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New York Public Service Commission Issues New Consumer Protection Guidelines for Energy Service Companies

Posted in Renewable Energy

On February 23, 2016, the New York Public Service Commission (PSC) issued an order setting new consumer protection guidelines for energy service companies, or “ESCOs.”

An ESCO is a business supplying electricity and/or gas to a variety of industrial, residential and/or commercial consumers.  These entities regularly market themselves to consumers as a cost-sa
ving alternative to purchasing energy from a utility, and offer a range of pricing options, such as long-term fixed prices and/or variable rates.renewable energy

The issuance of the new regulations was prompted by a rise in consumer complaints concerning questionable ESCO marketing practices, dissatisfaction with the prices charged by ESCOs after no price savings were realized, and unauthorized enrollment of consumers into ESCO products.

Effective March 4th, ESCOs may only enroll new mass market consumers or renew existing consumers in gas or electric services if one of two conditions are met: (1) the enrollment includes a contractual guarantee that the customer will pay no more than if he/she were purchasing energy from a utility; or (2) the enrollment is based on a contract for an electricity product derived from at least 30% renewable energy sources.

ESCOs currently serving consumers via month-to-month variable rate contracts must enroll those customers in a compliant product by the end of the current billing cycle or return them to utility supply services.   If an ESCO customer pays more than he would have had he purchased energy through a local utility, the ESCO is required to refund the difference at the end of the year.

For existing customers in the latter case, the ESCO must obtain affirmative consent from the consumer prior to renewing them from a fixed rate or guaranteed savings contract into a contract that provides renewable energy but does not guarantee savings.  Renewable energy sources that qualify under the second exception include biomass, biogas, hydropower, solar energy, and wind energy, as well as renewable attributes.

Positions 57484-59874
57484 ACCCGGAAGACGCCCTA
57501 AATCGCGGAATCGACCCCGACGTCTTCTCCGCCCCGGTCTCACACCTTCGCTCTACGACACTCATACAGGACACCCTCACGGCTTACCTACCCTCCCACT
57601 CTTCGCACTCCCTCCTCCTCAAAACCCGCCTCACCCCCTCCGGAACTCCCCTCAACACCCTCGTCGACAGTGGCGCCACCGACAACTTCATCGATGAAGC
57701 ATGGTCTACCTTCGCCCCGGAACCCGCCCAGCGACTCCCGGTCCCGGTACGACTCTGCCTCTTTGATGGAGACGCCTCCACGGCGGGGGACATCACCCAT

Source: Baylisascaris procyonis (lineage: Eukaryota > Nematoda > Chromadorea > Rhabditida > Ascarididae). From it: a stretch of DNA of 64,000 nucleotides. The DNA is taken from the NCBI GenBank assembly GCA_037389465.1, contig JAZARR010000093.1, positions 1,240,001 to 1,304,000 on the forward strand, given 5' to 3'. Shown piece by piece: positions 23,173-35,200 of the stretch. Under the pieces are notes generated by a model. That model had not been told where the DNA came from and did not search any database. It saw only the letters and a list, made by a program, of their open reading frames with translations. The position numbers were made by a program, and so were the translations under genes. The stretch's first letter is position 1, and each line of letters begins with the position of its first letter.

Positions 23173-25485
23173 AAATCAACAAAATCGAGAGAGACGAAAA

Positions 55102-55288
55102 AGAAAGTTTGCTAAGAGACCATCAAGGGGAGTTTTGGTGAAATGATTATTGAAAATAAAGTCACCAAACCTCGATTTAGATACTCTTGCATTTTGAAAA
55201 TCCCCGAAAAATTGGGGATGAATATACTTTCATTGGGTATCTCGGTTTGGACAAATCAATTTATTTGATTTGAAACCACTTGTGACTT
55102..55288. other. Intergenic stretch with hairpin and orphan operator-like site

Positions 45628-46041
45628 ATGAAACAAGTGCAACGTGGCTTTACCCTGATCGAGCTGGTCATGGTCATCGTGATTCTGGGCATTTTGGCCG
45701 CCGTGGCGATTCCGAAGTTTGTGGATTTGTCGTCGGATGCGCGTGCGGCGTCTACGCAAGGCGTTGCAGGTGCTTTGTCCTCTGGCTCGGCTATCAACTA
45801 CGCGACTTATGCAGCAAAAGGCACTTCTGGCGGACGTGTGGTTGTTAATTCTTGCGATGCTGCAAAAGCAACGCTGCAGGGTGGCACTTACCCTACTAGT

The order also set forth certain issues that the PSC promised to further study within 60 days, including:

  • Examining under what conditions ESCOs may enroll mass market consumers on a going forward basis, to determine whether the conditions above should be imposed against ESCOs on a long-term basis;
  • Whether the existing three-day period for customer rescission of ESCO contracts should be extended or modified;
  • Whether ESCOs should be required to post performance bonds or take other measures of demonstrated financial capability; and
  • What penalties should apply to ESCOs that violate the provisions of the order.

With respect to enforcement, the PSC indicated it would proceed via Order to Show Cause for ESCO eligibility revocation (or any less severe action it deemed appropriate) against any ESCO that has a single violation of the requirements prescribed by the Order.

Commenting on the new regulations, Governor Cuomo stated, “We have zero tolerance for these unscrupulous companies, whose business model is to prey on ratepayers with promises of lower energy costs only to deliver skyrocketing bills.  These actions will root out these bad actors and protect New Yorkers from these unfair and dishonest tactics.”

The February 23, 2016 decision is available for download on the docket at the following site: